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Resolutions Running Out of Steam? Find Out Why

By HERWriter
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Resolutions Running Out of Steam? Time to Find Out Why  megaflopp/Fotolia

How many resolutions did you make this year? Better yet, how many are you still keeping?

The answer to the first question may help predict your answer to the second question.

According to Psychology Today, between 40 and 50 percent of all people in the United States make resolutions each year. The most common topics focus on losing weight, increasing exercise, decreasing smoking, or improving finances.

But only about 8 percent of those people succeed in keeping their resolutions to the end of the year. Many only get as far as February before they find themselves starting to give up on those resolutions.

Researchers have suggested many reasons why people are more likely to fail than succeed at their New Year’s resolutions.

Willpower turns to no power

Keeping resolutions often becomes an act of willpower. We try to force ourselves into a pattern that is new or different from what we are used to.

The problem, according to psychologist Roy Baumeister from Florida State University, is that each of us has a limited supply of willpower. Willpower uses energy and like any source of energy, it can run low if you use it too much or too fast.

And it’s not just keeping your resolution that depletes this power supply. Everyday activities such as making decisions at work or at home can also tap into the same source of energy. So if you have to make tough decisions, don’t be surprised if it’s harder to keep your resolution that day.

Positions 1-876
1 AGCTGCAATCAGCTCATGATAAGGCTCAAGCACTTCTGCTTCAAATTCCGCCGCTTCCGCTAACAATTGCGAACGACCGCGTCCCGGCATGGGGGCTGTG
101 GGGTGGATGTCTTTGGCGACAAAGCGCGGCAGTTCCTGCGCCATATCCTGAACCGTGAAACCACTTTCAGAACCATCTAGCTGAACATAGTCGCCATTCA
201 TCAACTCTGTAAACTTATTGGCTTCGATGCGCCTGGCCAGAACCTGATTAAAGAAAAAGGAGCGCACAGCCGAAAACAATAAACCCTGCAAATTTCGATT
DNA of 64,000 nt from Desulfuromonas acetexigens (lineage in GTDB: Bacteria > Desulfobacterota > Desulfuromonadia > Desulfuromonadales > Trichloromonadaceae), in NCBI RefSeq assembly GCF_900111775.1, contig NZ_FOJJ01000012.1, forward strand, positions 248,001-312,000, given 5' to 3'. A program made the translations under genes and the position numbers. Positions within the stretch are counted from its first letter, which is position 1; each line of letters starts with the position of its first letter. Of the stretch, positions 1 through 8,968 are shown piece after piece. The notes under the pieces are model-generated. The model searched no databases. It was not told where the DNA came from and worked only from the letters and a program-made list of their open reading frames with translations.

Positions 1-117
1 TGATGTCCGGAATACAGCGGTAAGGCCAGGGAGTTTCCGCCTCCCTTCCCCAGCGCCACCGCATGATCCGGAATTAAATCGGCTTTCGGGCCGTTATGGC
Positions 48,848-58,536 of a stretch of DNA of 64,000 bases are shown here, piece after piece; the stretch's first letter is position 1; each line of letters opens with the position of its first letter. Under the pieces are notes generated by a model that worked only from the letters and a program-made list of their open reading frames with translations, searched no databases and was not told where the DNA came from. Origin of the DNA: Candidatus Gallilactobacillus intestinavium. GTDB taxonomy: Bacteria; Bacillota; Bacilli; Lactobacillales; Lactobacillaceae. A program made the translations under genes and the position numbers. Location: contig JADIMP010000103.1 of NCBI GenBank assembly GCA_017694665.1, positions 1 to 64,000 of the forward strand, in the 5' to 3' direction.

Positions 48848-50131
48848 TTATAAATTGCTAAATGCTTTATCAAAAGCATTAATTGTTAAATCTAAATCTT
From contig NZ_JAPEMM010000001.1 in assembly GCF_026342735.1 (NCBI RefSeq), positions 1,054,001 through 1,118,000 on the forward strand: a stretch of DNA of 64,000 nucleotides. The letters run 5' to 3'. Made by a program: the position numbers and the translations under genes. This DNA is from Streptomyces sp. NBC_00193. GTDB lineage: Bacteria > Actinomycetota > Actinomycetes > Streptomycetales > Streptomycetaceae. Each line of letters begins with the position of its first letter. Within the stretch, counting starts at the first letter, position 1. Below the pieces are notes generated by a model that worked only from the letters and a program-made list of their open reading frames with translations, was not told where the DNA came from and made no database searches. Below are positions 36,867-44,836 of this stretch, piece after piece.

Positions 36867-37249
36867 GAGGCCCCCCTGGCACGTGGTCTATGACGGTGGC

Two may be too many

Another trap many people fall into is overwhelming the ability to keep resolutions by making too many at once. Again, the more times you have to draw on willpower to keep one resolution, the less power you have to keep others. So multiple resolutions can actually work against each other, even if the concepts behind them are very different.

Wishful thinking

Some people seem to believe that by making resolutions they can force themselves to behave differently. But according to psychology professor Timothy Pychyl, the reality is that if you are not really ready to change a bad habit, making a resolution won’t help.

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May 29, 2016 - 8:23pm
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We value and respect our HERWriters' experiences, but everyone is different. Many of our writers are speaking from personal experience, and what's worked for them may not work for you. Their articles are not a substitute for medical advice, although we hope you can gain knowledge from their insight.